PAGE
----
“When Corruption Goes Unpunished, Democracy Suffers”
Federal investigators said they will not file charges against former California Insurance Commissioner Chuck Quackenbush, who resigned in disgrace in June 2000. Consumer advocates regard the failure to prosecute Quackenbush as a barrier to restoring confidence in the Department of Insurance.
“When corruption goes unpunished, democracy suffers,” said Harvey Rosenfield, President of the Foundation for Taxpayer and Consumer Rights (FTCR). “When a public official can desecrate an office without retribution, it undermines public confidence in elected officials and, more broadly, government’s ability to protect the citizenry.”
While he was commissioner, Quackenbush neglected thousands of alleged violations by insurance companies in exchange for insurance industry contributions that were used to further his political career.
A chief criticism of Quackenbush was that he accepted over $8 million in political contributions from insurance industry sources during his campaign for and years as insurance commissioner. Quackenbush‘s resignation was seen to be a repudiation of the suggestion that an insurance commissioner can accept insurance industry money while remaining an independent regulator of the insurance system. However, to the dismay of consumer groups, the insurance industry is pumping hundreds of thousands of dollars into the campaign coffers of commissioner candidate Tom Calderon.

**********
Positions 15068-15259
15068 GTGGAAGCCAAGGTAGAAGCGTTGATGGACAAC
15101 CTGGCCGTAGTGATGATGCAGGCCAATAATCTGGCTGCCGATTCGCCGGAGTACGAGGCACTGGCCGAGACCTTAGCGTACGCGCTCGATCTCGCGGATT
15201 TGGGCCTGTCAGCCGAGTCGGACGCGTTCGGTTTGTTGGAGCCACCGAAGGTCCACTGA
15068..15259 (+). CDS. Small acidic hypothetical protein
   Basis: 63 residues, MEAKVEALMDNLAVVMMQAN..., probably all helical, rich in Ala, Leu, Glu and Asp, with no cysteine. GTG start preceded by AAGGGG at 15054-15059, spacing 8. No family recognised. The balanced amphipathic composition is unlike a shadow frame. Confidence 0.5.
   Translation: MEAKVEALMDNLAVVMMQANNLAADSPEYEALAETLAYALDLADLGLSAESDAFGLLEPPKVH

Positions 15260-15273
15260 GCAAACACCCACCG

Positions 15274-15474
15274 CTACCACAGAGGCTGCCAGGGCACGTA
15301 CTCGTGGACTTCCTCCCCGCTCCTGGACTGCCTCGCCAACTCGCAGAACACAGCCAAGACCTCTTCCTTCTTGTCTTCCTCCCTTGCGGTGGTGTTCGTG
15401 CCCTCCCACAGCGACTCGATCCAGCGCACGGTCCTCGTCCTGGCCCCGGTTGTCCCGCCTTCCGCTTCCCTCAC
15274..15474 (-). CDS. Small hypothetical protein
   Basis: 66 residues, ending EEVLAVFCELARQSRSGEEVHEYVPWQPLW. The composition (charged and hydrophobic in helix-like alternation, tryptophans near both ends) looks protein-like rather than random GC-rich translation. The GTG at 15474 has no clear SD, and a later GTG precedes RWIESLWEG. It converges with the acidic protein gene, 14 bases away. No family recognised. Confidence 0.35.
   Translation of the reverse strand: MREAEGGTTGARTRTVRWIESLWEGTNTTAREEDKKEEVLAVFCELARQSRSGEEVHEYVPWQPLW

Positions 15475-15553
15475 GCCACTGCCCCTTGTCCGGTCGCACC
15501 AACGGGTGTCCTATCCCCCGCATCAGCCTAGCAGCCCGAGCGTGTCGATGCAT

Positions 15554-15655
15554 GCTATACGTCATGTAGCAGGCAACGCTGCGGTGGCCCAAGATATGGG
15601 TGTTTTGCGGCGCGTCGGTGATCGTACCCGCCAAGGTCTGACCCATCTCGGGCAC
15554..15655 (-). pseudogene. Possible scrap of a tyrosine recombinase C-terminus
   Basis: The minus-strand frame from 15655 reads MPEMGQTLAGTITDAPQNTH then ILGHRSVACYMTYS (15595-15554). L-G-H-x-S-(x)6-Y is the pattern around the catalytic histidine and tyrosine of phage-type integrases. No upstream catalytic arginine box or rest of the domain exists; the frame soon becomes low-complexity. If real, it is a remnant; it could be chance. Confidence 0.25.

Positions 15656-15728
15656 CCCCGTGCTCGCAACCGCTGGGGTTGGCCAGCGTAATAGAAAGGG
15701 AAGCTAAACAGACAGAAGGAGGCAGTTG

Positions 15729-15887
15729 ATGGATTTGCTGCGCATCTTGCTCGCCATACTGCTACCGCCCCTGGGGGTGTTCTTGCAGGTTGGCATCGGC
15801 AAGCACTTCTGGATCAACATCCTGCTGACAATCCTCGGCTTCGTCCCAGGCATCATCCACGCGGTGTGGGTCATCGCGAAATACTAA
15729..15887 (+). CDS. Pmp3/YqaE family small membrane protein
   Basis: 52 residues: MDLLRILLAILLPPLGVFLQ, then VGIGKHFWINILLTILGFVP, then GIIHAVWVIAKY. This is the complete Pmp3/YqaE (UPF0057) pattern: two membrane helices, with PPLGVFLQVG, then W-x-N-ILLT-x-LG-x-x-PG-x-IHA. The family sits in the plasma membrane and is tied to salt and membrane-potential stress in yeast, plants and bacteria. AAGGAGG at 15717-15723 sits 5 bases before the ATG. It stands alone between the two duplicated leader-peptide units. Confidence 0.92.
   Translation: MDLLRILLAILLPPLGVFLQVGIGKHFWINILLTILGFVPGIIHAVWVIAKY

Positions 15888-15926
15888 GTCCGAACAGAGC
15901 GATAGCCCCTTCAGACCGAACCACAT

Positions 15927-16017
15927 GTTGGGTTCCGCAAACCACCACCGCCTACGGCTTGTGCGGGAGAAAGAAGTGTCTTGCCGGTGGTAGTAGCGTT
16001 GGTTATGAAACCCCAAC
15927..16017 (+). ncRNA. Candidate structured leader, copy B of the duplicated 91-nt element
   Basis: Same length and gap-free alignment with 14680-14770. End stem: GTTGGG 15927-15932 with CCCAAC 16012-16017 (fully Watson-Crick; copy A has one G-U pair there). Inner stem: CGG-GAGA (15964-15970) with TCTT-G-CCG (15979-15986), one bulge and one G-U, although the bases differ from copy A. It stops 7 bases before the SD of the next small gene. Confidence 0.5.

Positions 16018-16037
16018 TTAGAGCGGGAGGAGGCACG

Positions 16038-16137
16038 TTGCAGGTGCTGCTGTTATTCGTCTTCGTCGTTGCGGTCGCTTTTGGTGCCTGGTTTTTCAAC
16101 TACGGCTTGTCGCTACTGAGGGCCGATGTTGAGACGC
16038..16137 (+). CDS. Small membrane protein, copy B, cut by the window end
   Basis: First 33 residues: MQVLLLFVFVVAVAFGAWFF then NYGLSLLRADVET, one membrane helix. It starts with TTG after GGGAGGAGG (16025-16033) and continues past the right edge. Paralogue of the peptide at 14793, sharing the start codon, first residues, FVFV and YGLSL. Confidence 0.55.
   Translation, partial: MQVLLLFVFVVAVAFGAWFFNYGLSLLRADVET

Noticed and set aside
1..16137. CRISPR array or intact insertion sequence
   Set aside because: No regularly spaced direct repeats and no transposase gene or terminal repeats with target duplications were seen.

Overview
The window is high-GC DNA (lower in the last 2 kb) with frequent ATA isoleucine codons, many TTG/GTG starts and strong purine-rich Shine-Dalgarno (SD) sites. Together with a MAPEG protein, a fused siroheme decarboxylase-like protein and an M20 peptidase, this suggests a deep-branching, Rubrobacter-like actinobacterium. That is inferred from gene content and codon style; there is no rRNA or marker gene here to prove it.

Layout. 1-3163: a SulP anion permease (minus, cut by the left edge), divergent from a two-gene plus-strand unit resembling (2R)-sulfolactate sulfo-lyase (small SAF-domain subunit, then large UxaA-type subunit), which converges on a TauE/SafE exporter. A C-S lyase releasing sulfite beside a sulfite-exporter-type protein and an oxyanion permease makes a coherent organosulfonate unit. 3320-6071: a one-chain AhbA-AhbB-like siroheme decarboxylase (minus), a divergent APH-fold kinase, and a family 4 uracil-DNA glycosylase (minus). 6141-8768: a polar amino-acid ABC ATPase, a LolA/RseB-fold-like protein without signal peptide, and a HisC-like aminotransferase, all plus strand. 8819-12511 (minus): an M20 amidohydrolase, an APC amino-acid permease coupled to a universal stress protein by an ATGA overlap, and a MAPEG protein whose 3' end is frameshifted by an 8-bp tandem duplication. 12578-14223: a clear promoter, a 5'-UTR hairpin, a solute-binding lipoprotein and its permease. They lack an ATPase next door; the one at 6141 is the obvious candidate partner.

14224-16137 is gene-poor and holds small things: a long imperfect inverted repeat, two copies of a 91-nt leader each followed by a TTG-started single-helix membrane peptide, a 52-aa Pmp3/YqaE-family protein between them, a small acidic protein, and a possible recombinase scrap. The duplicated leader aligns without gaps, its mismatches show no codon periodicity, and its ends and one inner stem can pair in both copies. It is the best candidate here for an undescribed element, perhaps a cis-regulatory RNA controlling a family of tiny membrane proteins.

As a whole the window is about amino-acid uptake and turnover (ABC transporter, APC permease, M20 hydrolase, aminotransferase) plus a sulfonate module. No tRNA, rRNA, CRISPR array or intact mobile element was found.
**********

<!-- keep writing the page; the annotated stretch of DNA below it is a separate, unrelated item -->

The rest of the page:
“The lesson of the Quackenbush fiasco cannot be unlearned: insurance money does not belong in the insurance commissioner’s race. Whether or not Quackenbush is found to have acted criminally, the next and all future insurance commissioners must be independent of the insurance industry,” said Rosenfield.
FTCR is tracking insurance industry campaign contributions to commissioner candidates using the “QUACK-O-METER.” The group updates the contributions with each new campaign filing with the Secretary of State.